Mark Fidrych

September 10, 2006

In this picture, taken in 1980, Mark Fidrych attempts to simultaneously hide and caress a baseball in his hands as if cradling a beloved and terminally ill pet in a veterinary waiting room. He is four years and several trips to the disabled list removed from giving the world, in terms of sheer joy, the greatest single-season performance in baseball history. The marginalia on the back of this card clings desperately to that year, 1976, like a profoundly lonely middle-aged man still masturbating to the image of a beautiful woman he somehow lucked into a brief fling with the summer after college ended. Fidrych’s rookie of the year award for 1976 is mentioned, as is his 2 innings pitched in the 1976 all-star game, and the space-filling cartoon along the left-hand border features a baseball player, generic except for the curly Fid-fro billowing out from under the hat, holding a giant trophy entitled “1976 MAJOR LEAGUE MAN OF THE YEAR,” an award I’ve never heard of (and I’ve wasted much of my life poring over the baseball encyclopedia like a rabbi reading the Torah). The statistics alone are left to tell about the other years: in 1977 he pitched in only 11 games; the next year he pitched in only 3; and in 1979, the last season listed on the back of this card, Fidrych pitched his fewest innings yet, just 15, losing three games, winning none, and getting battered for 17 runs, all earned. In this picture, taken in 1980, it is over. I was 12 years old when I first looked at this card, in which the fallen god, the all-time single-season leader in joy, seems to have literally signed his name as “Mush.”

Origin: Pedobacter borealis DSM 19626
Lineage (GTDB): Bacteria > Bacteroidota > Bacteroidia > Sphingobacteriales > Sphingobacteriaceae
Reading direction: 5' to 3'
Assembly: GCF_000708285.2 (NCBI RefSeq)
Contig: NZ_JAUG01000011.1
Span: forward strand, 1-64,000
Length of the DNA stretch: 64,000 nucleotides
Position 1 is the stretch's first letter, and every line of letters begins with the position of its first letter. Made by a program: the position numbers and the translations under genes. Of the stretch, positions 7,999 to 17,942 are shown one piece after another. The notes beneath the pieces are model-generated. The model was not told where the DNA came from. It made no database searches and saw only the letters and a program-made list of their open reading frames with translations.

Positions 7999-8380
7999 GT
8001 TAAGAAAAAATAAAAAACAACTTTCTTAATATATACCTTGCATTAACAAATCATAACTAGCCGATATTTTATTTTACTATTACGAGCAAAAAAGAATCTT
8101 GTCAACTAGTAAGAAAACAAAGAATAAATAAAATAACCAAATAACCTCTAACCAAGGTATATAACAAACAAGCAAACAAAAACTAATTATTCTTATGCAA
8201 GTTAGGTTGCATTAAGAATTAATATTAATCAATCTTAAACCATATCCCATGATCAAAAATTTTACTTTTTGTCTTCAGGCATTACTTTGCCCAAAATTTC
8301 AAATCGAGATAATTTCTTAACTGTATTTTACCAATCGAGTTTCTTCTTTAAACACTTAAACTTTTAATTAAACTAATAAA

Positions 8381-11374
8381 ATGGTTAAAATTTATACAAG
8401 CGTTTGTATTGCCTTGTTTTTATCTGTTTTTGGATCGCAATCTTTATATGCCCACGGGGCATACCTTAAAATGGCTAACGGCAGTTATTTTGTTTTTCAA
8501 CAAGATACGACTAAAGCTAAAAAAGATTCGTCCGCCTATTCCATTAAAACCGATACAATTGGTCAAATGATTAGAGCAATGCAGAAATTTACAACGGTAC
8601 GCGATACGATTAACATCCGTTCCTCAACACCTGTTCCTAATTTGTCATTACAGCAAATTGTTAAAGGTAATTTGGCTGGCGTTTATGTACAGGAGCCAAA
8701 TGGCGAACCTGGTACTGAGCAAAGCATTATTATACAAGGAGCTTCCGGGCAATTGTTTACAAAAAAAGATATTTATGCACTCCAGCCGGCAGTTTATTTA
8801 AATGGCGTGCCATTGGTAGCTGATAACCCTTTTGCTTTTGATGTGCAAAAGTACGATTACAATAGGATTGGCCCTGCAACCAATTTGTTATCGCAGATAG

Leave a Reply

Please log in using one of these methods to post your comment:

WordPress.com Logo

You are commenting using your WordPress.com account. Log Out /  Change )

Facebook photo

You are commenting using your Facebook account. Log Out /  Change )

Connecting to %s

%d bloggers like this: